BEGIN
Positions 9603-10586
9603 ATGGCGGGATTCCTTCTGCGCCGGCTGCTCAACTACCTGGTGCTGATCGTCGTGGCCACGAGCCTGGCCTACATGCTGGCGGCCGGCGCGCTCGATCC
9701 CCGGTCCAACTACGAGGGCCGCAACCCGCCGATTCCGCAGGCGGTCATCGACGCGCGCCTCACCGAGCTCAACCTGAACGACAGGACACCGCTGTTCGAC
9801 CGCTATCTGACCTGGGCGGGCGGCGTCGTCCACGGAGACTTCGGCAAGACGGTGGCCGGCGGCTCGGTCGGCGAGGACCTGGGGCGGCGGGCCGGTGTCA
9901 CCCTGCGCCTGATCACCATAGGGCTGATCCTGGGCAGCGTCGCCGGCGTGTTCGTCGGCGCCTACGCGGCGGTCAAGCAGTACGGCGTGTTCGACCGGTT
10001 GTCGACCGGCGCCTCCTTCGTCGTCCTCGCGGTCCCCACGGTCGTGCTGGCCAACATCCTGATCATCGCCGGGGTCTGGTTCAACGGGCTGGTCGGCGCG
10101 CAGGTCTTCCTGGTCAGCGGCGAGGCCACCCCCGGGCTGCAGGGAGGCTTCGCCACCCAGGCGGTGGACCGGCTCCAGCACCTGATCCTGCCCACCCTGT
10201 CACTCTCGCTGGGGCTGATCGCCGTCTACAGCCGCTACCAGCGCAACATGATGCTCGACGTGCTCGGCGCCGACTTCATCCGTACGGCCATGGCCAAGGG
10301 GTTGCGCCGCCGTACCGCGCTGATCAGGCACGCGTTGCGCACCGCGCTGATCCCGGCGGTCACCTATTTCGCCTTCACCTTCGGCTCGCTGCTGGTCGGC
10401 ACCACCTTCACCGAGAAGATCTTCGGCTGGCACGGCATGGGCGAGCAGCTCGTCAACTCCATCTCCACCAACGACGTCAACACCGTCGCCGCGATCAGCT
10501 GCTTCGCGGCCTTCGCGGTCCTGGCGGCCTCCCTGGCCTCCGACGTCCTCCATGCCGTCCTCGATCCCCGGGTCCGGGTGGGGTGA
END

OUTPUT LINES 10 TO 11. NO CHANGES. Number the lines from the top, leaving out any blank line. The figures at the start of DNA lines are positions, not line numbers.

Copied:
10401 ACCACCTTCACCGAGAAGATCTTCGGCTGGCACGGCATGGGCGAGCAGCTCGTCAACTCCATCTCCACCAACGACGTCAACACCGTCGCCGCGATCAGCT
10501 GCTTCGCGGCCTTCGCGGTCCTGGCGGCCTCCCTGGCCTCCGACGTCCTCCATGCCGTCCTCGATCCCCGGGTCCGGGTGGGGTGA